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Authors plan to meet fans at Northern Tier Library in Richland

| Wednesday, Oct. 15, 2014, 9:00 p.m.
Mary Frailey Calland
Submitted
Mary Frailey Calland
C. William Davis
Submitted
C. William Davis
J.J. Hensley, a former Secret Service agent, has been getting strong reviews for his first novel, 'Resolve.'
Submitted
J.J. Hensley, a former Secret Service agent, has been getting strong reviews for his first novel, 'Resolve.'
Barbara Taylor
Submitted
Barbara Taylor

Former U.S. Secret Service agent J.J. Hensley, 39, of Cranberry, writes novels as a sideline to his day job of training federal background investigators.

Suspense magazine named “Resolve,” Hensley's first crime novel — about a runner in the Pittsburgh Marathon — one of the best books of 2013.

“The protagonist is Dr. Cyprus Keller, who is a college professor,” Hensley said. “In the prologue, he tells the reader right off the bat that he knows somebody is going to be murdered during the Pittsburgh Marathon … because he plans on killing that person.”

International Thriller Writers also named “Resolve” (The Permanent Press, $28), as a 2014 finalist for their Best First Novel title.

Hensley said his wife, Kasia, suggested that he try writing a book.

“We're both readers,” he said. “We had read hundreds of mysteries and thrillers.”

Hensley is among three area authors — and one from Lackawanna County — slated to introduce their books during Authors Night at 7 p.m. Oct. 23 in Northern Tier Regional Library, Richland.

Hensley will talk about “Resolve,” plus, “Measure Twice” (Assent Publishing, $12.95), his new, second novel about a serial killer, a police officer, their addictions and their redemption.

“I didn't start writing until 2010,” said Hensley, who grew up in Huntingdon, W. Va., and moved to Western Pennsylvania in 2006.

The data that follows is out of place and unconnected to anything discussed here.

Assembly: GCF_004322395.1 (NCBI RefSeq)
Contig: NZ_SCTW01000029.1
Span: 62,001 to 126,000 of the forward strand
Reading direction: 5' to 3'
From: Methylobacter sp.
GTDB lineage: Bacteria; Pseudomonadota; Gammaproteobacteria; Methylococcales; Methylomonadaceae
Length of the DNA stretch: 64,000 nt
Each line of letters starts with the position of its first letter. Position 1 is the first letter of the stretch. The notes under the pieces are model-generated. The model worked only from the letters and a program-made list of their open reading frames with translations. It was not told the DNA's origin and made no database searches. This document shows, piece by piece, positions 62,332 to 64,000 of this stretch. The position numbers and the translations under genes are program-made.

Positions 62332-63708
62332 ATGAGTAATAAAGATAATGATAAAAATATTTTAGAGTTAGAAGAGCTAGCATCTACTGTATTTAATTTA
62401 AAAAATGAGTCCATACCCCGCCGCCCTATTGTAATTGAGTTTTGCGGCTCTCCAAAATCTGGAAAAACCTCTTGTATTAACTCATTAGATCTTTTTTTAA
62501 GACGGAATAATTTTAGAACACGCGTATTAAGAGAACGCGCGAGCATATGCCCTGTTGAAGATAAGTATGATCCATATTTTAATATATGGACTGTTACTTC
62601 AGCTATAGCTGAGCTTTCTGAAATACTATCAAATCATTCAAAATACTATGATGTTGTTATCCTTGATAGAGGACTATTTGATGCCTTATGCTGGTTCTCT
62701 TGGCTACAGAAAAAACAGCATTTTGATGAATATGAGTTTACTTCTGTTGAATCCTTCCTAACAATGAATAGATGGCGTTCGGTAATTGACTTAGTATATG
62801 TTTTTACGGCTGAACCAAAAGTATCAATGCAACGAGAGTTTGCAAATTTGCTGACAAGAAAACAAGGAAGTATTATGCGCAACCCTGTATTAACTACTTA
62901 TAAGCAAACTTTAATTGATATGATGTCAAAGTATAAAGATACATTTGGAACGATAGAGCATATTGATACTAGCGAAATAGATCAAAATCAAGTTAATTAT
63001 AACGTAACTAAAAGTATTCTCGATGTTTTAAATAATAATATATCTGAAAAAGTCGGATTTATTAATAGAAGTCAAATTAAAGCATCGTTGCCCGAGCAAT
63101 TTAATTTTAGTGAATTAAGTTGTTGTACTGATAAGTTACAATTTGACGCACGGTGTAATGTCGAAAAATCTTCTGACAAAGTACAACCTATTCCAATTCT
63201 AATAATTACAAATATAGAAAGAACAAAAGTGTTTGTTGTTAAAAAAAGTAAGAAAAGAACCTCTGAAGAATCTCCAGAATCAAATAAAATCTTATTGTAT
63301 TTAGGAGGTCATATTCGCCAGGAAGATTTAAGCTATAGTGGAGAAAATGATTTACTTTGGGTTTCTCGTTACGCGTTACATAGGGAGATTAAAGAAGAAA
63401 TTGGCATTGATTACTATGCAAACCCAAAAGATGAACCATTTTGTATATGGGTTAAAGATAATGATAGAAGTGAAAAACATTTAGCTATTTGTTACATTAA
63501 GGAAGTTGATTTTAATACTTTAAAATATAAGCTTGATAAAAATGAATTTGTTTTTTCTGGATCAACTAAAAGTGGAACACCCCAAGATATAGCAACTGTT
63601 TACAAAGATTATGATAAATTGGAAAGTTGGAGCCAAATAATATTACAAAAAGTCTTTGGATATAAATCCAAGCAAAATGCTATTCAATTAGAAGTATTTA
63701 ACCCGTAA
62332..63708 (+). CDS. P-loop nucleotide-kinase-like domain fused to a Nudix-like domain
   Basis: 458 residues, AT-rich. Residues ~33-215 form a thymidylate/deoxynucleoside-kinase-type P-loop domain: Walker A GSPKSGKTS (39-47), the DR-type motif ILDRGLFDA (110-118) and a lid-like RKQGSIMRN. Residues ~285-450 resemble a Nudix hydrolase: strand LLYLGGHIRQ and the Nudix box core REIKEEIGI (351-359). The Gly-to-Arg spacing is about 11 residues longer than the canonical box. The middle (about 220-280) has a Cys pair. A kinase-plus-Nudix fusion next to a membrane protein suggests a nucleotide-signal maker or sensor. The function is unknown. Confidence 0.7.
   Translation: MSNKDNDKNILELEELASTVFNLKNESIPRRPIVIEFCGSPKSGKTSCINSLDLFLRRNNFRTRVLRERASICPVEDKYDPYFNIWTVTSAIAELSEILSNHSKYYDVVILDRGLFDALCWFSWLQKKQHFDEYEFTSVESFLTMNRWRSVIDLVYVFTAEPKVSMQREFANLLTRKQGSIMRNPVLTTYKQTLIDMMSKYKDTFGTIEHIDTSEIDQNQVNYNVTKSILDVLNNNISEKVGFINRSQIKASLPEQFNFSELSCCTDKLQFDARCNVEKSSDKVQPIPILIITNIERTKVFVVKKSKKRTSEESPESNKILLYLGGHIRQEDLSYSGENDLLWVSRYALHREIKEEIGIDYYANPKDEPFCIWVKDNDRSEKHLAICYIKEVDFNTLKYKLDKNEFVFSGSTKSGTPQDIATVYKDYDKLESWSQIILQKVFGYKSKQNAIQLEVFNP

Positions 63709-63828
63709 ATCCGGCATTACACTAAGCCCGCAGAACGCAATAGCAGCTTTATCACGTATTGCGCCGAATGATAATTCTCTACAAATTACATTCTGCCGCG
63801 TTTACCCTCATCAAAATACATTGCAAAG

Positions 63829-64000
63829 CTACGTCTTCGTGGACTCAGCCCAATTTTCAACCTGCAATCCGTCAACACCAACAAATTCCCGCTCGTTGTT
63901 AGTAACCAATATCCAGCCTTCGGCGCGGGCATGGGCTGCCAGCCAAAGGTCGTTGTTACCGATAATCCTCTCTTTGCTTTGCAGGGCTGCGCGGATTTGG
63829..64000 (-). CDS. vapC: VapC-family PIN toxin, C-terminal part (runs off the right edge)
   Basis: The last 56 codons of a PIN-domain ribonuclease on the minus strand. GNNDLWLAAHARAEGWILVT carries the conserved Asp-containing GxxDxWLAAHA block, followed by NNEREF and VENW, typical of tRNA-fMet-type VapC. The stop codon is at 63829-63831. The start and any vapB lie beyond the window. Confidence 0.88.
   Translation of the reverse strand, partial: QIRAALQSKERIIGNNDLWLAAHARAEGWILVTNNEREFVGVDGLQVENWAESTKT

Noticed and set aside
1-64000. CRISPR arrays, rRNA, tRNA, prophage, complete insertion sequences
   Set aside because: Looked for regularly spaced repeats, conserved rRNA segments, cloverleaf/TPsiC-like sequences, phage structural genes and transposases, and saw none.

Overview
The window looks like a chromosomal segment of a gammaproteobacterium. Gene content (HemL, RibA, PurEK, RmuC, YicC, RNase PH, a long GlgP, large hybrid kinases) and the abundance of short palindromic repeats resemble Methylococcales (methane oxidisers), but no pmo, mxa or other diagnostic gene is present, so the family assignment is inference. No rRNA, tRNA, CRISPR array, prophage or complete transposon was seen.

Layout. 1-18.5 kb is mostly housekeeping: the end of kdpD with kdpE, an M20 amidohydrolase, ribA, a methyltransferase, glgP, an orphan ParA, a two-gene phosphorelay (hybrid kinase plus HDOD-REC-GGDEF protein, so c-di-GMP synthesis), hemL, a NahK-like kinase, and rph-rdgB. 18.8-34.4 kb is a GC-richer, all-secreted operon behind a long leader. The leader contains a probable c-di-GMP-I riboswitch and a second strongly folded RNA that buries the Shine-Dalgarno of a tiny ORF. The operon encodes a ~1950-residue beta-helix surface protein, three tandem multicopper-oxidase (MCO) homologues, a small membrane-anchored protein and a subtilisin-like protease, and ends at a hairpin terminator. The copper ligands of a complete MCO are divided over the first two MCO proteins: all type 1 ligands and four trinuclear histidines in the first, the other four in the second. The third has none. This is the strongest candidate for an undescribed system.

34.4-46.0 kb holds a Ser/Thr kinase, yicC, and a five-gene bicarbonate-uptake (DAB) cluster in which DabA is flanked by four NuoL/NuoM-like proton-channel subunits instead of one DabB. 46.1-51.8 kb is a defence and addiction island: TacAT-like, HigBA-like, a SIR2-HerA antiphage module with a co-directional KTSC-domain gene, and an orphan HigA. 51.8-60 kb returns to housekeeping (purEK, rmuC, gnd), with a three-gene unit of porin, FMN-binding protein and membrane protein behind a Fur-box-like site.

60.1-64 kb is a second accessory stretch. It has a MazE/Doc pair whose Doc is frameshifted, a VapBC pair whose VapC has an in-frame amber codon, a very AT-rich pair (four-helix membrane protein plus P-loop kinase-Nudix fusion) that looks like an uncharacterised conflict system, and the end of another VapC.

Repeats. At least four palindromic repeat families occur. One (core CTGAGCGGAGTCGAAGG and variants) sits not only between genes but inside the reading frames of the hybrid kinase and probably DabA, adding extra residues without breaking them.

As a former police officer and special agent with the U.S. Secret Service, Hensley worked on teams charged with ensuring the safety of former presidents Bill Clinton and George W. Bush.

Hensley works as a training supervisor for the U.S. Office of Personnel Management in Slippery Rock.

Among other writers booked to speak at the library, C. William Davis, 69, of Brackenridge will acquaint people with his Clive Aliston mysteries, featuring a determined, but fallible sheriff in Western Pennsylvania: “The Forever Man,” “Tail of the Scorpion” and “The Ticketmaster.”

Mary Frailey Calland, 59, of Mt. Lebanon, will introduce her novel “Consecrated Dust: A Novel of the Civil War North” (Dog Ear Publishing, $19.95).

“Consecrated Dust” weaves a tale of two Pittsburgh families' and their ties to a pair of simultaneous Civil War events: the U.S. Allegheny Arsenal explosion of Sept. 17, 1862 in Lawrenceville, which killed about 70 women; and the Battle of Antietam, also on Sept. 17, 1862 near Sharpsburg, Md.

“Consecrated Dust,” a work of historical fiction, “really highlights Pittsburgh's role in the Civil War,” said Calland, a mother of five and graduate of Notre Dame Law School.

Calland spent years researching her book's historical basis.

“I didn't feel that there had ever been a story told about the real effects of the Civil War on a northern city,” Calland said.

Barbara J. Taylor, 51, of Scranton, Lackawanna County, a high school English teacher, also will talk about her novel “Sing in the Morning, Cry at Night” (Kaylie Jones, $15.95).

Taylor's book, inspired by a true story, focuses on the aftermath of a girl's death in a 1913 fireworks mishap in Scranton.

Deborah Deasy is a staff writer for Trib Total Media. She can be reached at 724-772-6369 or ddeasy@tribweb.com.

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